Is it ever possible to get good value when shelling out north of £25m for a defender? Manchester City’s recent exploits would leave many dubious.
Over the past two seasons, the Citizens have reportedly dished out around £70m, if not more, for Eliaqium Mangala and Nicolas Otamendi, neither of whom has yet proven anywhere as good as their own Vincent Kompany, who cost £6m in 2008.
Given such high-profile failures in the defensive market, followers of Chelsea, Liverpool and Tottenham could be forgiven for a hint of trepidation over their sides’ recent market maneuverings.
The Evening Standard revealed the Blues may have to fork out as much as £50m to sign Napoli centre-half Kalidou Koulibaly.
Meanwhile, both the Reds and the Lilywhites are reportedly keen on £25m-rated 1. FC Koln full-back Jonas Hector.
Hearteningly for those in pursuit of the aforementioned batch of £25m-plus defensive talents, City’s recent inability to get decent value for their premium backline buys is by no means typical of such transfer dealings.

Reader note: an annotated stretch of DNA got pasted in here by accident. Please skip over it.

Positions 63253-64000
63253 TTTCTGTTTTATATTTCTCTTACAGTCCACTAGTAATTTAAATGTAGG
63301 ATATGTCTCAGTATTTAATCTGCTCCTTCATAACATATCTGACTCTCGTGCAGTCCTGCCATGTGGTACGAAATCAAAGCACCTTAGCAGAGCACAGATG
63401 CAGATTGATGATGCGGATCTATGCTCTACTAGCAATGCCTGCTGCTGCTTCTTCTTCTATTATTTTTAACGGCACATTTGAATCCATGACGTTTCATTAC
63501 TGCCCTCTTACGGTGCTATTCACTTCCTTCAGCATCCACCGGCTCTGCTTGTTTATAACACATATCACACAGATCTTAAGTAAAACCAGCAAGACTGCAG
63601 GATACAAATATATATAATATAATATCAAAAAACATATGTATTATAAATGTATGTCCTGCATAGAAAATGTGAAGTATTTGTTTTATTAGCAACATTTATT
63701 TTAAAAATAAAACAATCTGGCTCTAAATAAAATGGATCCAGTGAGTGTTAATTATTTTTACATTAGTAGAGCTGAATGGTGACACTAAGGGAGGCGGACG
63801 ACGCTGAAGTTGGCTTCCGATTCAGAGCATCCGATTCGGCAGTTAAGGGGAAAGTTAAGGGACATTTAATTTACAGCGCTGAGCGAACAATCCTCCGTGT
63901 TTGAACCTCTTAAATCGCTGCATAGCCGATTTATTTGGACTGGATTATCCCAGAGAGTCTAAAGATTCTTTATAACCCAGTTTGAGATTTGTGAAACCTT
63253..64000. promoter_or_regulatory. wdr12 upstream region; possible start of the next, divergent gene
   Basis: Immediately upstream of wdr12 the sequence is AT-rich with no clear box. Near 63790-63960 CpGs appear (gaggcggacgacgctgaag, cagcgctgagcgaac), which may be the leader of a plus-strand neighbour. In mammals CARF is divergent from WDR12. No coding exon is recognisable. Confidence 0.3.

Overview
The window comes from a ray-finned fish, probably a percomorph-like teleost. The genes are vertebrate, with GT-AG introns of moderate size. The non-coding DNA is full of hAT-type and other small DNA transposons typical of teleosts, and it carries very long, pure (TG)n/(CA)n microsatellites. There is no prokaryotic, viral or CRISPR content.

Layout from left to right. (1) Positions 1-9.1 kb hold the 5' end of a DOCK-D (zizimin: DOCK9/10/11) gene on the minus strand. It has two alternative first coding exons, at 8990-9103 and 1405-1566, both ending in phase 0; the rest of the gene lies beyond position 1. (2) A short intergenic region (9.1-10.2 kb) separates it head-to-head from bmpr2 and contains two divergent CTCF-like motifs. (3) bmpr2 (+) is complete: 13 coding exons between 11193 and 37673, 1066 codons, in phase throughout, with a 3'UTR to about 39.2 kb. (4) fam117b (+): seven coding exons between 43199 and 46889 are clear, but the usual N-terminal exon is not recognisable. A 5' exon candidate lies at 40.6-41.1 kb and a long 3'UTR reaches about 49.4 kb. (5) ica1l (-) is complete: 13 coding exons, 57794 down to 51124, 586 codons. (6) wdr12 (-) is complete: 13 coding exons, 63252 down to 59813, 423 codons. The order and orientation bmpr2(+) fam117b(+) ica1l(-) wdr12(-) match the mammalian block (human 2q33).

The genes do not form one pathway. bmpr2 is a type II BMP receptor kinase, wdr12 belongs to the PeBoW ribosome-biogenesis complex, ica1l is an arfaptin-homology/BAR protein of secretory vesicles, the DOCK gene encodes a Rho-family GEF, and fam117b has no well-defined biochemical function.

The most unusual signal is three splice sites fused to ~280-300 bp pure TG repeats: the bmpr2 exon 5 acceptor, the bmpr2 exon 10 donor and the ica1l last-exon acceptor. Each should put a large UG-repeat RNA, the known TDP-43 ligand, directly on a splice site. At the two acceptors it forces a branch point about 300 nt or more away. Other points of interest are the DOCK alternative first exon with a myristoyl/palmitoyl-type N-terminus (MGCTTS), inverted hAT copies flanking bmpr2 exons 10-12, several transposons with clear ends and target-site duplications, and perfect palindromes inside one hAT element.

A brief, and by no means exhaustive, history of rearguard residents acquired for in excess of such a price include the following:
Daniel Alves (Barcelona), Luke Shaw, Rio Ferdinand (both Manchester United), Mats Hummels, Javi Martinez (both Bayern Munich), Thiago Silva, David Luiz (both Paris Saint-Germain) and Lillian Thuram (Juventus).
Shaw had just begun to justify his transfer fee at Old Trafford after sharing an indifferent 2014/15 with all at the club, when suffering a serious injury last September.
Hummels has yet to play a competitive match for Bayern, but has already proven himself a Champions-League-level centre-half at Borussia Dortmund.
The subsequent success of the rest cannot be questioned, with even the oft-ridiculed Luiz winning the Champions League and Europa League with Chelsea and then consecutive French domestic trebles with PSG.